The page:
US Automaker General Motors (GM) today announced its decision to “mass-produce battery cells” for electric vehicles after signing a US$2.3-billion joint venture deal with Korean company LG Chem.
“The state-of-the-art plant will use the most advanced manufacturing processes all under one roof to produce cells efficiently, with little waste…”— General Motors Company
The equal-partnership joint venture will see to the construction of a battery cell assembly plant in Lordstown, north-east Ohio, which will create over 1,100 new jobs, according to a release.
“The state-of-the-art plant will use the most advanced manufacturing processes all under one roof to produce cells efficiently, with little waste, and will benefit from strong economies of scale throughout the value chain. The plant will be extremely flexible and able to adapt to ongoing advances in technology and materials,” the company also said.
The partnership will also focus on the development and production of “advanced battery technologies” with a view leading the industry by offering low-cost batteries.
“With this investment, Ohio and its highly capable workforce will play a key role in our journey toward a world with zero emissions,” said GM Chairman and CEO Mary Barra.
“Combining our manufacturing expertise with LG Chem’s leading battery-cell technology will help accelerate our pursuit of an all-electric future. We look forward to collaborating with LG Chem on future cell technologies that will continue to improve the value we deliver to our customers,” she continued.
The announcement of the joint venture comes after the maker of Buick, GMC, Cadillac and Chevrolet sold its manufacturing complex to Lordstown Motors Corp, in the locale of the same name. The latter is engaged in producing battery-electric trucks, and officials at GM believes these developments will position the north-eastern region of Ohio to become a major hub for technology and electric-vehicle manufacturing.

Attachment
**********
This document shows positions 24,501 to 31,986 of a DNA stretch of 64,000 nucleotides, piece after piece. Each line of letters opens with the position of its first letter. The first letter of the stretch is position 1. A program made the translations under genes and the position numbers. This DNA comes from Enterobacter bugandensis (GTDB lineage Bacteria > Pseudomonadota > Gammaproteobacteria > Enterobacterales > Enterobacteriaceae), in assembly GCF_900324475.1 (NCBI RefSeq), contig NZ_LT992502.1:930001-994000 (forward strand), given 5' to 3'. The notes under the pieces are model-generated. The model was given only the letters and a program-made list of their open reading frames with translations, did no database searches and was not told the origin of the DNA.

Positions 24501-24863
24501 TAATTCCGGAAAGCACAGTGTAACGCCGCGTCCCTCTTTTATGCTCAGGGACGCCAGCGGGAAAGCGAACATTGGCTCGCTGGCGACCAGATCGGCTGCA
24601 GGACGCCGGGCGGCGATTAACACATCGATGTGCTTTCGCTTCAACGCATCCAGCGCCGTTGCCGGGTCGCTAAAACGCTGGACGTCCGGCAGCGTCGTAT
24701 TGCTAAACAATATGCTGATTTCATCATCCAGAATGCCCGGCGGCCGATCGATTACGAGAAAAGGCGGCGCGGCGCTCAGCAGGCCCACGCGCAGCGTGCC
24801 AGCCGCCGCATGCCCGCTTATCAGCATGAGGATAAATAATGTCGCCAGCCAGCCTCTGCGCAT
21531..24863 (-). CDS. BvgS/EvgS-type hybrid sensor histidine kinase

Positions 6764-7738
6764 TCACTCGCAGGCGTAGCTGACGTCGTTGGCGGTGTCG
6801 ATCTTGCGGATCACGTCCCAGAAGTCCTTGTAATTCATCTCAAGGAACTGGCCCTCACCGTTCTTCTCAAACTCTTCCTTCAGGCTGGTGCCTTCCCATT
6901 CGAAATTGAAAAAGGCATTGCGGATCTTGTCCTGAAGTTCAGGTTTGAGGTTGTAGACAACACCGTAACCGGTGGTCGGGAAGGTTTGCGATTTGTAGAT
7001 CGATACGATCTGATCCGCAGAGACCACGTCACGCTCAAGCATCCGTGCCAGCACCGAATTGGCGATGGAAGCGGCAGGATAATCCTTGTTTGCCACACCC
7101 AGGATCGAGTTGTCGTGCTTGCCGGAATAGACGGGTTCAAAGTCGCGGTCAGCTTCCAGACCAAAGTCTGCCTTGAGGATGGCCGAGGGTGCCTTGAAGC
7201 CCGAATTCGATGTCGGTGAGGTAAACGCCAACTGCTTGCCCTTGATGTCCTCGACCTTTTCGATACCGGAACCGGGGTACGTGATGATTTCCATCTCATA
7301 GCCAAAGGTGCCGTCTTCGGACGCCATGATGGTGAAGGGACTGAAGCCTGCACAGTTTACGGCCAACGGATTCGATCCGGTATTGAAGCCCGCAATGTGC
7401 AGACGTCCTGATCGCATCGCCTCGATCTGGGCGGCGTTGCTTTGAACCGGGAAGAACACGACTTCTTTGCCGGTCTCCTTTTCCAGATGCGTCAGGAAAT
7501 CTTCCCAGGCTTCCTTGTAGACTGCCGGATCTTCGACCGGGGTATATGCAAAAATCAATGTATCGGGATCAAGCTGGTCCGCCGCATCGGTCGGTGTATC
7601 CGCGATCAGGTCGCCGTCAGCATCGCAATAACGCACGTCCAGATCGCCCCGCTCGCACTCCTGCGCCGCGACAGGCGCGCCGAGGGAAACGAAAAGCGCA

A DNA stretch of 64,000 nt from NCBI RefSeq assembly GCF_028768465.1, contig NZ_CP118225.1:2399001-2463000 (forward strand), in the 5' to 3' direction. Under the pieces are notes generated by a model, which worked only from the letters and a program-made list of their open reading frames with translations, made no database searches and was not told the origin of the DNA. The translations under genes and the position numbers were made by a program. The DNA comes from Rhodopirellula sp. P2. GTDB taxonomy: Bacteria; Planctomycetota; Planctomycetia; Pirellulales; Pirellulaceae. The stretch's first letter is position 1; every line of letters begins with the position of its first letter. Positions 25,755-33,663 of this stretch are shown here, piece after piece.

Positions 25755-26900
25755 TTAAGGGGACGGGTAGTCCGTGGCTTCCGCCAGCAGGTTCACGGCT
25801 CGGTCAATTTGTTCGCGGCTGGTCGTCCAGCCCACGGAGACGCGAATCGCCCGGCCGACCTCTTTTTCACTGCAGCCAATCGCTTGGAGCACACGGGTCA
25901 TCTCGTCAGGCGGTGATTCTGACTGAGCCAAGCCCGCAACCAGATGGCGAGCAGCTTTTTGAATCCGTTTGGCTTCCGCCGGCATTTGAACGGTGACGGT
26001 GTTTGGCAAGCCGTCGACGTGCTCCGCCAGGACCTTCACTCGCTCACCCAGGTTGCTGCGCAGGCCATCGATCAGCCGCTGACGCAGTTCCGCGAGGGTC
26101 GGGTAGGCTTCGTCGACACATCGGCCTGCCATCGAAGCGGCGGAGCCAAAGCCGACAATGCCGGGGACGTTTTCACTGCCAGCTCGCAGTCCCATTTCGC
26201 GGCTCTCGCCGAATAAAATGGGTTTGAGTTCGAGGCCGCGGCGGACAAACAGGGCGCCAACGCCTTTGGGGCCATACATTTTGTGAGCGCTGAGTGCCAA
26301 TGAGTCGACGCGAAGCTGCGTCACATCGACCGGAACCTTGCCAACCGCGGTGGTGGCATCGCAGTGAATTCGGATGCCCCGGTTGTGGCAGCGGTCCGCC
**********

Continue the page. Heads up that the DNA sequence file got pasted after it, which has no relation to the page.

Furthermore, the investment adds to GM’s US$28-million spend in its Warren, Michigan battery lab announced in late 2018. It also builds on other investments by the American car manufacturer in Ohio cities Toledo, Parma, and Brookville amounting to about US$700 million.
In the meantime, LG will benefit from the agreement by having access to an experienced labour force and “a dedicated production stream of future Evs [electric vehicles] from GM’s next generation of battery-electric vehicles, including an all-new battery-electric truck” that will be launched in late 2021.
Commenting on the agreement, LG Chem Vice-Chairman and CEO Hak-Cheol Shin said: “Our joint venture with [General Motors] will further prepare us for the anticipated growth of the North American EV market, while giving us insights into broader EV ecosystem.”
“Our long-standing history with General Motors has proven our collective expertise in this space, and we look forward to continuing this drive to zero emissions,” he added.
In October 2016 LG Chem entered the electric vehicle market when it began construction of 445,000-sq-ft battery plant in Wroclaw, southwestern Poland. At that time the Korean projected investing 400 billion Korean won in the European plant by the end of 2018.